Monterey cypress, long leggy trees

Monterey cypress, long leggy trees

Goldsworthy’s second Presidio installation (2011) is called Wood Line.  It is a curvy, snake-like sculpture made from eucalyptus branches and lies on the sloping ground.  The towering eucalyptus trees surrounding Wood Line form a vaulted space like a natural cathedral.  This landscape art will deteriorate over time, and the transformative aspect is part of the essence of the piece.  I loved the checkered, dappled pattern of the light and shadows on the Wood Line in winter.
IMAGE_1432

IMAGE_1418

IMAGE_1407

IMAGE_1438

Eucalyptus bark

Eucalyptus bark

On the ground

On the ground

And looking up

And looking up

Goldsworthy’s newest installation is Tree Fall.  It is housed in the tiny historic powder magazine building, so it reminded me of some of his pieces in the refuges along the Goldsworthy hiking trail in France.  The Presidio Trust describes this piece as follows:  “While Spire articulates the space into which trees grow and Wood Line investigates the relationship of a tree to earth, Tree Fall explores what occurs beneath the ground.”  This artwork is comprised of a section of tree that seemingly grows out from a clay-covered ceiling.  There is a sense of being underground like a tree root.
IMAGE_1391

IMAGE_1388

IMAGE_1389

The next Goldsworthy installation we saw was in the entry courtyard of the de Young Museum in Golden Gate Park.  It is called Drawn Stone, and it is a meandering fissure in the paving stones and stone benches.  It seemed to represent a fault line, appropriate to the earthquake-prone city.  My husband and I walked right past it, oblivious to its presence until it was pointed out to us by the staff.
IMAGE_1490

IMAGE_1493

The fifth Andy Goldsworthy installation in the Bay Area is on the Stanford campus.  It is called Stone River, and is another of those serpentine sculptures that so captivate the artist.  This sculpture is a wall of stone, curving like a snake, and situated in a depression in the earth.  The stones were shaped from the debris of university buildings damaged in the 1906 and 1989 earthquakes.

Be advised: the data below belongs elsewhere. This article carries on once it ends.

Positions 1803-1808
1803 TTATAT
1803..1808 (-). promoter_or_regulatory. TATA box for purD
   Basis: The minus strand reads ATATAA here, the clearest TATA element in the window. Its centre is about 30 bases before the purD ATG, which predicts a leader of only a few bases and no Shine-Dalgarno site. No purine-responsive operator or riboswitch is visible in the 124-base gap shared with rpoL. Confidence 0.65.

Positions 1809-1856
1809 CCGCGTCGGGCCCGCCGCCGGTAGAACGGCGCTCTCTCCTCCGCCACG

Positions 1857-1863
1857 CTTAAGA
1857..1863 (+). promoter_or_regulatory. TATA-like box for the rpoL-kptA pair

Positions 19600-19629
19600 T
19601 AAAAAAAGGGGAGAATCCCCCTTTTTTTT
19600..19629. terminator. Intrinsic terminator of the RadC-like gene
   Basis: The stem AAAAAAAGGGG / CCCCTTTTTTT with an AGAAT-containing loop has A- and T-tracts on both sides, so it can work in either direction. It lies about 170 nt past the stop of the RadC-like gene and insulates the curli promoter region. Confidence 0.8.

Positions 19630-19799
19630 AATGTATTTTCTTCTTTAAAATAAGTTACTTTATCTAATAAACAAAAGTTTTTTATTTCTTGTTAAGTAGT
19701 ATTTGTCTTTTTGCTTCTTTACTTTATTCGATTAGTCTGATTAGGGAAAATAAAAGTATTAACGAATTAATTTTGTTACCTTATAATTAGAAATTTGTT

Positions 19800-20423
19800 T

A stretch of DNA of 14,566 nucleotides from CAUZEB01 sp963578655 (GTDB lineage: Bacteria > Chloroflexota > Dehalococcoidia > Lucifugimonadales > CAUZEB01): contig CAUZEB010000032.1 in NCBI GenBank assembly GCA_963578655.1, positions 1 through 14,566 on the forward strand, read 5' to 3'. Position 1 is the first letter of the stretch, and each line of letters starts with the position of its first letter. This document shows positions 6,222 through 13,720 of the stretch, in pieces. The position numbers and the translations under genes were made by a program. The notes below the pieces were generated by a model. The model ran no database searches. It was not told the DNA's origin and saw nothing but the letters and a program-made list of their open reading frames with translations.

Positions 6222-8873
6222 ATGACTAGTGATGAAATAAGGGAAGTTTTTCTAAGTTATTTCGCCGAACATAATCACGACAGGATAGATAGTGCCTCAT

IMAGE_1852

IMAGE_1866

IMAGE_1859

IMAGE_1870

IMAGE_1863

My California Road Trip

January 23, 2014

The Golden Gate Bridge, San Francisco

The Golden Gate Bridge, San Francisco

My husband and I just returned from a short vacation in California.  It was a wonderful sunny break from our gray Seattle winter.  Mark Twain said, “The coldest winter I ever saw was the summer I spent in San Francisco.”  For this trip, we could say, “The warmest summer I ever saw was the winter I spent in San Francisco.”  We had blue skies every day, and the temperatures reached the low 70s, warm enough to wander about in a tee shirt and fleece vest.  We left our winter jackets in the car.

I will be writing about our California experiences over the next several days.  Today’s post showcases photos I took on our walk across the Golden Gate Bridge.  When this bridge first opened in 1937, the San Francisco Chronicle called it a “$35 million steel harp.”  It spans the 1.7 mile Golden Gate Strait and connects San Francisco and Marin County.  At 4,200 feet in length, it is currently the ninth longest suspension bridge in the world.

Golden Gate Bridge in the monring light

Golden Gate Bridge in the morning light

IMAGE_1528

IMAGE_1546

IMAGE_1531

IMAGE_1551

IMAGE_1534

IMAGE_1542

IMAGE_1554

Kayakers under the bridge

Kayakers under the bridge